The school is named for the late U.S. Secretary of State Dean Rusk, who was born in Cherokee County and served from 1961-69 under Presidents John F. Kennedy and Lyndon B. Johnson.

“Dean Rusk Middle School has a strong history of outstanding leadership, and I’m honored to follow in the footsteps of our past Principals,” Principal Cooper said.  “Our entire community is deeply appreciative for this new school and the opportunity to celebrate it tonight.”

Constructed by Womack, Lewis & Smith, Inc. using a CCSD prototypical middle-school design modified by KRH Architects, the 255,037-square-foot, two-story school is on 25.6 acres on East Cherokee Drive adjacent to the campuses of Hickory Flat ES and Sequoyah HS.

Its classrooms all feature touchscreen, flat-panel smart boards – the first school in CCSD with this feature.  Other technological innovations include the Global Learning Theatre video-conferencing classroom and Technology Lab classroom, with a 3D printer, green-screen video room and Lego robotics table among its special features.

In addition to CCSD’s safety standards, such as an electronic front-door “buzz-in” security system, the new design requires all visitor traffic to flow into the front office for an additional “security foyer” level of check-in and verification before entering the main hallway.  A polished concrete floor will save on maintenance and cleaning costs, paying for itself in a year’s time; and new features to become standard in CCSD facilities include tankless water heaters, electric hand dryers and T-5 light fixtures, all greatly reducing energy costs.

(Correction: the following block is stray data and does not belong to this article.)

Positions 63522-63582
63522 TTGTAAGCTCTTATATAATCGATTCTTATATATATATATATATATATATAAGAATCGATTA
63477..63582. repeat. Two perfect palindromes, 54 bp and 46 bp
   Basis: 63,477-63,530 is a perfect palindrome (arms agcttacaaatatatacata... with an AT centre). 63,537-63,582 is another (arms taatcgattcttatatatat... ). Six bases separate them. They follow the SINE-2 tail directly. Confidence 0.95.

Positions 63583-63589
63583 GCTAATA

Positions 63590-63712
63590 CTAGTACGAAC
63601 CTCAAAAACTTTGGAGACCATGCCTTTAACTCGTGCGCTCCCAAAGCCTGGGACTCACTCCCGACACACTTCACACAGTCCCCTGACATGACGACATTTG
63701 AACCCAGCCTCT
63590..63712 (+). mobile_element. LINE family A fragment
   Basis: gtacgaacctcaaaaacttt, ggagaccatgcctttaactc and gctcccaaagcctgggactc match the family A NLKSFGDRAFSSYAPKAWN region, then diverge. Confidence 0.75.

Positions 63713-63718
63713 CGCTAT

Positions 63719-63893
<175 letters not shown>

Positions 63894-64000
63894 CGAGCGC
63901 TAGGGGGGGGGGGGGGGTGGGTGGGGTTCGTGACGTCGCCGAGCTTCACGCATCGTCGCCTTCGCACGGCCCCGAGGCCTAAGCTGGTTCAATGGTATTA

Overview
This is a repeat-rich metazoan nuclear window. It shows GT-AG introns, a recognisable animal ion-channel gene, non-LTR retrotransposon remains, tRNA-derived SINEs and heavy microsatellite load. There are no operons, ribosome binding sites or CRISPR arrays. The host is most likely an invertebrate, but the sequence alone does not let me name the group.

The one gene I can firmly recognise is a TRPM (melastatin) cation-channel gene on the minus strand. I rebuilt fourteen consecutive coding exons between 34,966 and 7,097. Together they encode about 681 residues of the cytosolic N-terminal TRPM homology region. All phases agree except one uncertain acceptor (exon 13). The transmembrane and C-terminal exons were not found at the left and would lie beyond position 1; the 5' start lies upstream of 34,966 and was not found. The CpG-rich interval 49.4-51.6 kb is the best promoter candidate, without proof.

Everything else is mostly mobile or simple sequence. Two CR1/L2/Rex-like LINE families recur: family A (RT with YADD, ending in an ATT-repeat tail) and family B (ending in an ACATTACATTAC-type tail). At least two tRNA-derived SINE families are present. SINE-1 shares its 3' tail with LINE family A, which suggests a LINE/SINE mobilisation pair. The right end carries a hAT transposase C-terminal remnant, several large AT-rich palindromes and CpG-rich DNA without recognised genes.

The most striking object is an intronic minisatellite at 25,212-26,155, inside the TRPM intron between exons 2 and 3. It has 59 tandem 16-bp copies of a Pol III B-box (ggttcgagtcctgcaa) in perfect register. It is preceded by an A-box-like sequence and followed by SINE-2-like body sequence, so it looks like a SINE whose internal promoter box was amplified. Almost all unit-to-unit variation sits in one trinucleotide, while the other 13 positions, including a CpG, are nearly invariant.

School Board Chair Kyla Cromer remarked that every student she met at the event told her how much they enjoy the new school, and her comments were echoed by eighth-grader Bradley Gordon.

“Students today are part of a new generation,” he said, noting that the technology now available to them improves how they learn.  That said, he added, the most important element of the school didn’t change.  “With all the changes, the school maintained what was best about it… the great staff.”

Following the tradition started with previous new/replacement middle schools, the new Dean Rusk MS campus features the colors of its Innovation Zone high school… which for the Sequoyah Zone are black and gold.  As part of the transition, Dean Rusk MS adopted the Chiefs as its mascot in keeping with Sequoyah HS.

PTSA President Monica Orrico presented the school with a dedication gift: two stained glass windows designed by JD’s Glassworks with the school’s new logo and colors.

“We’re beginning new traditions… as Chiefs!” she said.

The former Dean Rusk MS is being renovated to provide additional capacity to Sequoyah HS beginning in January… much like how the former Chapman Intermediate School now is used as “Etowah East” by Etowah HS.  The District and school are collaboratively developing a plan for which programs will be housed in this facility.